As if anyone at the College of Engineering needs reminding of what engineers can accomplish, along comes Larry Novak with a presentation on the Burj Khalifa, the world’s tallest building, an astonishment of glass and embossed stainless-steel soaring half-a-mile above the city of Dubai in the United Arab Emirates.
Novak, the chief structural engineer for the International Code Council and previously an associate partner with the Chicago firm Skidmore, Owings & Merrill, was lead structural engineer on the Burj project. As a vehicle for translating the awe of that tower – its 200 floors, its views of the Arabian Gulf, its Y-shaped structure that tapers into a 30-story spire so narrow only one person can fit at the top – his talk didn’t disappoint.
“Building is human nature,” said Novak as a series of images of the so-named vertical city appeared on a screen behind him. “What do we do when we get a set of blocks? We stack them, right? We want to build. We want to build tall.”
He paused in front a graphic showing the planet’s highest buildings throughout the decades, with a rising line underscoring their extreme heights. “The Singer Building in 1908, the Empire State Building in 1931, the Taipei 101 in 2004 … all these buildings had the unique title of being the world’s tallest at one point. See the linear growth? It’s literally right through the roof.
“Imagine if that line keeps trending up what you’ll be building when you’re my age.”
Novak’s lecture, “The Philosophy of Engineering for the Burj Khalifa,” was sponsored by the Department of Civil, Architectural, and Environmental Engineering (CAEE) under the guidance of Dr. Abieyuwa Aghayere. It is the latest example in CoE’s tradition of inviting professionals to present lectures that enthrall and educate the next generation of engineers.
In fact, Hill Conference Room was full to overflowing with students and faculty from throughout Drexel University’s campus. One faculty member from the College of Medicine even brought her ninth-grade son, who said he hopes to be an engineer one day.
Altogether, it was a festive event in celebration of what engineers do best: create stuff.
“I am extremely impressed and gratified with the outcome of Larry’s lecture, and the impact on the student attendees,” said Aghayere.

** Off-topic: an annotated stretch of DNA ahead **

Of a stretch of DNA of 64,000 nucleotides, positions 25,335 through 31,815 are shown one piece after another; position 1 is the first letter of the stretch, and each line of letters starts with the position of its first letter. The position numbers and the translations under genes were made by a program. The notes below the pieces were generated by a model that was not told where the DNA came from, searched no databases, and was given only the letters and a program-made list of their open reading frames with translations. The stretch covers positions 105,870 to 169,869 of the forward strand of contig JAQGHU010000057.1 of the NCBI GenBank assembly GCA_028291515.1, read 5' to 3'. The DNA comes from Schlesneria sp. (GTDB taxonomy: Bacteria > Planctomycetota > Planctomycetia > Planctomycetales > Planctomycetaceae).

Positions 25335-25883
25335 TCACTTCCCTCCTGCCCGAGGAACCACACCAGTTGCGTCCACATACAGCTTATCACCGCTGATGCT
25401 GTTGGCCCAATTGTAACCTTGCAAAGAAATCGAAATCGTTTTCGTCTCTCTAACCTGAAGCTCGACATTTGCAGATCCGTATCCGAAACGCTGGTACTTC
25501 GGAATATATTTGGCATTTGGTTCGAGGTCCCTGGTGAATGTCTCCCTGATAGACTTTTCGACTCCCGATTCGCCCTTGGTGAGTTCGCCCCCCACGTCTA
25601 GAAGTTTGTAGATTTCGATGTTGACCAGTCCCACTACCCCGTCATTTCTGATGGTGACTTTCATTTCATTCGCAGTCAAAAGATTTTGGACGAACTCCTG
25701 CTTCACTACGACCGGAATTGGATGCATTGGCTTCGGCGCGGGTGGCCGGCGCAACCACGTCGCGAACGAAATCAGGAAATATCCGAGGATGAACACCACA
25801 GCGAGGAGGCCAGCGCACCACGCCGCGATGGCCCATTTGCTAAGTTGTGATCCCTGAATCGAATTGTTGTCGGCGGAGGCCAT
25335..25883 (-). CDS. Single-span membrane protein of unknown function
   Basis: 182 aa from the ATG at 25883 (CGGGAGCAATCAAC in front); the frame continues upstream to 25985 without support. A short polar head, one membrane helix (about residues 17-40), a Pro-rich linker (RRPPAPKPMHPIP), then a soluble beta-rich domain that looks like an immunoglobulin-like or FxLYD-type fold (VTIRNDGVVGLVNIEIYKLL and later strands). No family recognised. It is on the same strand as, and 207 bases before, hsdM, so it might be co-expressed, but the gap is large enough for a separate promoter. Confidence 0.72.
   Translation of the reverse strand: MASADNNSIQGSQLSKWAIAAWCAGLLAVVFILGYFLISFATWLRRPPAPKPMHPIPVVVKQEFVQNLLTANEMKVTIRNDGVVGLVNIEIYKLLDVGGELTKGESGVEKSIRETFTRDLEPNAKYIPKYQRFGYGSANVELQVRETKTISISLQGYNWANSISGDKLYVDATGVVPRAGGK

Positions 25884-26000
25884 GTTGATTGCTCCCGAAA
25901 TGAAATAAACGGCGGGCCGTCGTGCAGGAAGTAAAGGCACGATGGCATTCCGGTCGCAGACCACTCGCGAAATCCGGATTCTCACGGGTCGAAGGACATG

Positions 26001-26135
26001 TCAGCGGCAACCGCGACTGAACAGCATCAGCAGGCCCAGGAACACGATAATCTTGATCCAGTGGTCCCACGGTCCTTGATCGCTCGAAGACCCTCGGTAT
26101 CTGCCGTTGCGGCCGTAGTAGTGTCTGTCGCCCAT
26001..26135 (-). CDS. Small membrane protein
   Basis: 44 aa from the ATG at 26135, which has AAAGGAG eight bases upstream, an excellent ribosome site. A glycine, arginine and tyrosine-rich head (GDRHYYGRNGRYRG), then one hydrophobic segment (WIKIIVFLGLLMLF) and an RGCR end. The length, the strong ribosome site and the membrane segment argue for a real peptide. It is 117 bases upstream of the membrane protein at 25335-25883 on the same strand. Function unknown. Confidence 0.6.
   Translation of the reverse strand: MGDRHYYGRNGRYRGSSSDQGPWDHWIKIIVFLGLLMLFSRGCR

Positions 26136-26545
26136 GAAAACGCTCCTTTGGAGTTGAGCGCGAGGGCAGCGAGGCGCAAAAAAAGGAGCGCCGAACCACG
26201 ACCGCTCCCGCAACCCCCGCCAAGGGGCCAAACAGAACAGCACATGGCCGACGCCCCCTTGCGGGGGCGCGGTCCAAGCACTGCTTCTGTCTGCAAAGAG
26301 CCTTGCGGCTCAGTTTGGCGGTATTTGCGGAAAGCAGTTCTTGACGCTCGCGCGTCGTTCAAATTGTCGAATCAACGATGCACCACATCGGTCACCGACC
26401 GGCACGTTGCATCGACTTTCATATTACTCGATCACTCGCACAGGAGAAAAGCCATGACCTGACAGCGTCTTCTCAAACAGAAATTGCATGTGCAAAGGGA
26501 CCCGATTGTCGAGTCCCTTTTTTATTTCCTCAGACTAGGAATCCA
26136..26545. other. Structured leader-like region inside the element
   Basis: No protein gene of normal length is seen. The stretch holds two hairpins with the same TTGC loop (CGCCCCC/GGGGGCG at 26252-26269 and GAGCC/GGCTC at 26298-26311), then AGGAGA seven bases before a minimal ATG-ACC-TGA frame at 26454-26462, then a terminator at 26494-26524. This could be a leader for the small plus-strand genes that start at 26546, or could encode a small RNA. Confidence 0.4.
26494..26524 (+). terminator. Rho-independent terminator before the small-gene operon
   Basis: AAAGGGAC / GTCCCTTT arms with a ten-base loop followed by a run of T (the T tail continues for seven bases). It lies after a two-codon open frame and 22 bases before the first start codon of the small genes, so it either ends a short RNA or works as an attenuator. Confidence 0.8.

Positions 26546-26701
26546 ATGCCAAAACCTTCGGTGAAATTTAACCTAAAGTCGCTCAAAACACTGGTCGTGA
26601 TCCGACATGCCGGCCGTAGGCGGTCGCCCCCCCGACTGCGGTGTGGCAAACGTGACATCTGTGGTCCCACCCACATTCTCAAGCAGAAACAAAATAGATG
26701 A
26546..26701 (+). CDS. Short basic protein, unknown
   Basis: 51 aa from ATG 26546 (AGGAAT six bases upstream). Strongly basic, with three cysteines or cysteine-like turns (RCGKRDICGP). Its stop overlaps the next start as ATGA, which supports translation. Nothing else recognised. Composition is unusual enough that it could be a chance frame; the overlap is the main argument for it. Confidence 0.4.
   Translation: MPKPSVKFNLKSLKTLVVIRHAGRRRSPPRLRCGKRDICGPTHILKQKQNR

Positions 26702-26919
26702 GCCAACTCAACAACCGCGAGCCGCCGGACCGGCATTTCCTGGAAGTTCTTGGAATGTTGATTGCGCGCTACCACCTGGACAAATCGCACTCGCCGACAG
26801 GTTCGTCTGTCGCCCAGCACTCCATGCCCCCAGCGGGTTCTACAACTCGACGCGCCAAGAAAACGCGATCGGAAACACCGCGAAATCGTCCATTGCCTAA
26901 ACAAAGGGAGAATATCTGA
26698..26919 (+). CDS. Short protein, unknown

Novak opened with “a couple of facts to ponder,” not all of them engineering-oriented but nevertheless impressive and meant to convey the singularity of the tower. Like the fact that it takes three months for window cleaners to wash all the windows; like the fact that the Burj has the only six-star restaurant on the planet; that when it’s raining at ground level, it’s often sunny at the top; and that the units in the largely-residential tower were fully sold out in three nights during the opening phase in 2010.
“It was so busy that people were standing in line to buy them,” said Novak. “The guy at the front of the line sold his unit to the guy at the end of the line … and made a profit.”
While Novak used both humor and family images of his children building backyard models, the talk was essentially designed for engineers. Novak discussed wind engineering, structural design, engineering for seismic risk, vortex shedding, lightning risk, the damping system (which he illustrated with a short video of a small model in his yard topped with a tiny box of water), pumping concrete up 2,000 feet, and the seamless integration of all these systems that enabled the Burj to be built.
The economy, he said, also has a role to play in the construction of such buildings; no company, let alone the bank backing it up, wants to build during an economic downturn. He also noted that the codes used to guide construction are the same as those taught to engineering students in the US.
“So what makes a building like this possible? The three rules of structural engineering are: constructability, constructability, and constructability,” said Novak. “That’s the key – making it very constructable. If they’re not buildable they’re not economical, and people don’t want to build them. Architects can draw a lot of things, but if they’re not buildable they’re just drawings.”
The tower has three modular elements arranged around a Y-shaped central core, a triple-lobed footprint anchored by a mat of 12-foot thick solid concrete and 2M square feet of space underground. The groundwater in Dubai has three times the sulfates of seawater, so the Burj’s foundations are encased. Setbacks along each of its wings provide an inherently stable configuration along with an appealing floorplan for residents – at no point in their units are residents more than 30 feet from a window. As the tower rises, 26 “helical” levels decrease the cross-section.
“Whatever we did at level 10 is the same as at level 100 and 180. We just stopped building a wing. No column transfers, no delays in construction. We just stopped building. We just kept tapering until we ran out of building,” said Novak. “It’s the same vocabulary throughout the whole tower.”
CAEE senior Tali Herzfeld was one of 50 or so students who came to hear Novak’s lecture. She took notes earnestly and plans to look into the movement of super tall buildings with respect to wind direction during hurricane-force winds.
“There were just a ton of things I hadn’t considered in building design in general, let alone for tall buildings. Also, the lecture incorporated comedy in an educational way – I didn’t think that structural engineering could be funny. It was really just a useful way to learn,” said Herzfeld. “I’ve been writing things down that we have discussed in lectures, but I never really had an image to connect the words to. And then I saw the bathtub damping system that he constructed with his son in his yard.
“The incorporation of visuals really made things clear,” she added, “and, really, just the discussion of all the aspects of designing a building really integrated so much of what I’ve learned into one lecture.”